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24 April 2017
Do Pets Really Improve a Person’s Health?
Are you feeling stressed and depressed? Is your blood pressure up and your self-esteem down? Get a pet, and you’ll feel better
physically and mentally, according to conventional wisdom. But does pet ownership really have a significant effect on one’s health?
Recent studies have produced widely varying results, but it seems likely that the primary benefits of pet ownership are associated with the
increase in physical activity and social interaction that comes with taking care of dogs, and in some cases owning a pet can actually put
one’s health or happiness at risk.
"We do best medically and emotionally when we feel securely attached to another," says psychiatrist Greg Fricchione, director of
the Benson-Henry Institute for Mind Body Medicine (qtd. in “The Health Benefits” 3). Owning a pet can be an excellent way of achieving
this feeling, Fricchione goes on: “No matter what you do or say, your dog or cat accepts you and is attached to you” (qtd. in “the Health
Benefits” 3). This feeling of acceptance is essential to humans as social animals, but there is also a physiological element in the happiness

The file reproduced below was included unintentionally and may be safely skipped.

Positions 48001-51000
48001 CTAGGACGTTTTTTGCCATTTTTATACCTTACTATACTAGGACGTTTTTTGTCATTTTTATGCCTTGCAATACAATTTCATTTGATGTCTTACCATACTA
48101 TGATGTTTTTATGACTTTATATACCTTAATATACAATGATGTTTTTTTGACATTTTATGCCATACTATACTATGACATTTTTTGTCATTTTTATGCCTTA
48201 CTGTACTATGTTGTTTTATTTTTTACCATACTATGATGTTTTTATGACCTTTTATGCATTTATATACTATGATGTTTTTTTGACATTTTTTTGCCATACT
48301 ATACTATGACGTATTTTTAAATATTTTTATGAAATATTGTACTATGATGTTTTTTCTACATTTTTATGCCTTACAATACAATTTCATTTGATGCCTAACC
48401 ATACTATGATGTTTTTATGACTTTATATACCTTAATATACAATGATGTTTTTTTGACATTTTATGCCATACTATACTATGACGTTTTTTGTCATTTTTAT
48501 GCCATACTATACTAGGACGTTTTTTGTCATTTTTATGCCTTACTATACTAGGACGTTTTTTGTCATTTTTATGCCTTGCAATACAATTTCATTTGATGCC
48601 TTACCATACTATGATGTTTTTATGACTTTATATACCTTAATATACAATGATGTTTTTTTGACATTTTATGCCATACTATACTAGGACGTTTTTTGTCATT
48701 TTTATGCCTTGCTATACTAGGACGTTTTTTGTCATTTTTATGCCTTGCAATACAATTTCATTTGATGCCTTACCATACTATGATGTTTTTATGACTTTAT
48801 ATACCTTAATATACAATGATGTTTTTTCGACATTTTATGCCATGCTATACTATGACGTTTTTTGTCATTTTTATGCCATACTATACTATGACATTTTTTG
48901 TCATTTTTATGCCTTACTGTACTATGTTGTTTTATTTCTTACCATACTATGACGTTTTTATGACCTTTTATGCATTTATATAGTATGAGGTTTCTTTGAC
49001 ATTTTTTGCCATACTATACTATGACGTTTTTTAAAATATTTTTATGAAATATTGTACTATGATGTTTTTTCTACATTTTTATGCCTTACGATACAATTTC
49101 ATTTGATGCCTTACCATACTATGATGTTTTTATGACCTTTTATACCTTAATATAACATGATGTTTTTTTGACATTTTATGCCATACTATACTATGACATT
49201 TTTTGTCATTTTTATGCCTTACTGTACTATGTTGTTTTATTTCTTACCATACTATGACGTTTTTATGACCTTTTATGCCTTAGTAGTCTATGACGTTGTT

pet owners can derive from living with their animals. Simply gazing into a dog’s eyes, according to Fricchione, can boost a person’s
oxytocin, a brain chemical associated with both bonding and a feeling of well-being (“The Health Benefits” 3).
Some support for this belief that pet ownership can improve one’s mental state has been provided by a recent study showing that
HIV positive men who own pets experience less depression than those without pets. However, pet ownership also involves risk; the loss of
a pet, especially if it was a close companion or was associated with a deceased loved one, can trigger severe depression. In fact, one
Australian study suggested that pet owners, especially women, experience more depression than non-pet owners (Arhant-Sudhir et al.